Constitutional ratemaking and the Affordable Care Act: a new source of vulnerability
New York University School of Law, USA.American journal of law & medicine (Impact Factor: 1.44). 06/2012; 38(2-3):243-68.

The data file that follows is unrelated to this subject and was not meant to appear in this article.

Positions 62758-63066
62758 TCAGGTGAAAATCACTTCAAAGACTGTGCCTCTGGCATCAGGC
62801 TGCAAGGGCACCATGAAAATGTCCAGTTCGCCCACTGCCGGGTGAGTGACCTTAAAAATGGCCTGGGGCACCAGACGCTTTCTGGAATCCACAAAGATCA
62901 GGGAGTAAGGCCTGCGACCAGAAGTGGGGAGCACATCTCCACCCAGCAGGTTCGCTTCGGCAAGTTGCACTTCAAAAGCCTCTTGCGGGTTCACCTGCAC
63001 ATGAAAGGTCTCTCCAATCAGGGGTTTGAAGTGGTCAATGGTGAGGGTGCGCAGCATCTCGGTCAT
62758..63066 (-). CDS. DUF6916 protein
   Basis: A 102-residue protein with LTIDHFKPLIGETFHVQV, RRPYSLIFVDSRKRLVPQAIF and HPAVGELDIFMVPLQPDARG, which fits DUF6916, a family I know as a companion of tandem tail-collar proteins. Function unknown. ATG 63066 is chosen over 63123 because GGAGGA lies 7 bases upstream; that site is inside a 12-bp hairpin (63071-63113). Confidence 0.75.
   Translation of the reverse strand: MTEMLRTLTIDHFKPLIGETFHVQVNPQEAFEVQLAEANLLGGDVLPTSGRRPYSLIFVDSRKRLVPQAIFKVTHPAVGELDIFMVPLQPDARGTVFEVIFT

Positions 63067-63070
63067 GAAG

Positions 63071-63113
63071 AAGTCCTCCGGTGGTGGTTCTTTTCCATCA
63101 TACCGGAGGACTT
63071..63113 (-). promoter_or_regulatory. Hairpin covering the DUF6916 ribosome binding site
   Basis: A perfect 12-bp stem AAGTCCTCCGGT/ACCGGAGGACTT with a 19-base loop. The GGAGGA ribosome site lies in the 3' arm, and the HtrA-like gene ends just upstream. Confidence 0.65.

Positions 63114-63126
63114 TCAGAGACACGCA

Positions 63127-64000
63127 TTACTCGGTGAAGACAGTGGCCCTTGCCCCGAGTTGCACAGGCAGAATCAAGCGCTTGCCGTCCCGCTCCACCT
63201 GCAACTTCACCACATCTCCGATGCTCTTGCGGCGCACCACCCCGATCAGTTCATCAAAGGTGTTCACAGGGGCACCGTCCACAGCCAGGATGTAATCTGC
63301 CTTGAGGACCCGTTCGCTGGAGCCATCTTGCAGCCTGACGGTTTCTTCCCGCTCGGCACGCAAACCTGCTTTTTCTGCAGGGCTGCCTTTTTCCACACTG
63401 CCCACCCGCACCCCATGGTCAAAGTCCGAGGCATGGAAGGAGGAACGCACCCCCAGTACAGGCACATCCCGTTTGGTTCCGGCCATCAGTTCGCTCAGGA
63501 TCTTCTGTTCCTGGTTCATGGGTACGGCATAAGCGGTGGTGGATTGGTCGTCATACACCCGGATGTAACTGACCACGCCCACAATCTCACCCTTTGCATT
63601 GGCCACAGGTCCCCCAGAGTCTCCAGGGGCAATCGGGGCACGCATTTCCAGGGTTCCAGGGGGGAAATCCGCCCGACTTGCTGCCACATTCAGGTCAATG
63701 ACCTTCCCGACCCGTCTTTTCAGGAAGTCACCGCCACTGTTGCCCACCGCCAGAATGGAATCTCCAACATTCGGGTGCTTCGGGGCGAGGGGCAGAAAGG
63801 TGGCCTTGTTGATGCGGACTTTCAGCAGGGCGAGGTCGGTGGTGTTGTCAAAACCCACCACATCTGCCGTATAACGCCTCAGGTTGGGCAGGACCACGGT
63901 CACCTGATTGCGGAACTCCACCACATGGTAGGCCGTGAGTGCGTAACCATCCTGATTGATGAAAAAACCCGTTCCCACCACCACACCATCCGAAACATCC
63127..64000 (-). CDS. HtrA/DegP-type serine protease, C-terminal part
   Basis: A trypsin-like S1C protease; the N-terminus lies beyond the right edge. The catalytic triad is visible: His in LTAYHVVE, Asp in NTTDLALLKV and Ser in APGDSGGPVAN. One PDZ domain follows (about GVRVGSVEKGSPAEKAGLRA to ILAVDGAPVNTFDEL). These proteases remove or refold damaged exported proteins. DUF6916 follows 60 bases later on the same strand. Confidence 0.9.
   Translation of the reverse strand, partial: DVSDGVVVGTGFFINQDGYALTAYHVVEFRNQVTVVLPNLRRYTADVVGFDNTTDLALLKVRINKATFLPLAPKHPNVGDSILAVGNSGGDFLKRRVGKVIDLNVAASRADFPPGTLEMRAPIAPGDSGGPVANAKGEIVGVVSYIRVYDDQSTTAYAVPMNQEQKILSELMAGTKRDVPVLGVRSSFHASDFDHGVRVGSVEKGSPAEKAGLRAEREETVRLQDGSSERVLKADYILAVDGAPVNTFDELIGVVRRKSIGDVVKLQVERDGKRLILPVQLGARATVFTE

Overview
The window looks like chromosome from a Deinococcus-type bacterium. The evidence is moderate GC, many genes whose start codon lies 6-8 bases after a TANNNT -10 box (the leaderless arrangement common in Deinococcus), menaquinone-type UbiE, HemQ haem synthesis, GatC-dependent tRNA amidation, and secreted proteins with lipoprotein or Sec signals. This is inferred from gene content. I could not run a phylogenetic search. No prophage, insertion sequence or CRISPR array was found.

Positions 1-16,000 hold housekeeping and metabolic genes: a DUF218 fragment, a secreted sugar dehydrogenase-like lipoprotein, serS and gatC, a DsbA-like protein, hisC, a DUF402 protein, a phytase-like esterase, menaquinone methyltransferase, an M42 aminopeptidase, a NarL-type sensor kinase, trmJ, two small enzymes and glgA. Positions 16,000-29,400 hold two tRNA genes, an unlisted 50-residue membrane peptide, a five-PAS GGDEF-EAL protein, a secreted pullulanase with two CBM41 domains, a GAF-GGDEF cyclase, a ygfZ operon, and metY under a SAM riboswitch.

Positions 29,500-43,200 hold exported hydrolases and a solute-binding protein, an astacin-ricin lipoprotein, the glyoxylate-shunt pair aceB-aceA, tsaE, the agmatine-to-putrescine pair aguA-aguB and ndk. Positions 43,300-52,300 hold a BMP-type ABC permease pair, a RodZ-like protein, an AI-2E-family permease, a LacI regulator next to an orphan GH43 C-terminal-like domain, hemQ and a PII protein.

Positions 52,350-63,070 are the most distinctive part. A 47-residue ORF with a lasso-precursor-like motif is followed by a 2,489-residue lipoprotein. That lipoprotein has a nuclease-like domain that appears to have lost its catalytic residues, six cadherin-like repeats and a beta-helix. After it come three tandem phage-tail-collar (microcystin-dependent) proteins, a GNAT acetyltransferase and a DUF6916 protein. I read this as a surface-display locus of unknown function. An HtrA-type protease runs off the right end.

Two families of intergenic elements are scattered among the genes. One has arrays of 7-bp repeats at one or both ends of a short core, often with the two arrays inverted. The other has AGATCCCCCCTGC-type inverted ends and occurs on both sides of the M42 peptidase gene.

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ABSTRACT: Reducing the incidence of HIV infection continues to be a crucial public health priority in the United States, especially among populations at elevated risk such as men who have sex with men, transgender women, people who inject drugs, and racial and ethnic minority communities. Although most HIV prevention efforts to date have focused on changing risky behaviors, the past decade yielded efficacious new biomedical technologies designed to prevent infection, such as the prophylactic use of antiretroviral drugs and the first indications of an efficacious vaccine. Access to prevention technologies will be a significant part of the next decade's response to HIV and advocates are mobilizing to achieve more widespread use of these interventions. These breakthroughs, however, arrive at a time of escalating healthcare costs; health insurance coverage therefore raises pressing new questions about priority-setting and the allocation of responsibility for public health. The goals of this Article are to identify legal challenges and potential solutions for expanding access to biomedical HIV prevention through health insurance coverage. This Article discusses the public policy implications of HIVprevention coverage decisions, assesses possible legal grounds on which insurers may initially deny coverage for these technologies, and evaluates the extent to which these denials may survive external and judicial review. Because several of these legal grounds may be persuasive, particularly denials on the basis of medical necessity, this Article also explores alternative strategies for financing biomedical HIV prevention efforts.American journal of law & medicine 01/2012; 38(4):607-66. · 1.44 Impact Factor
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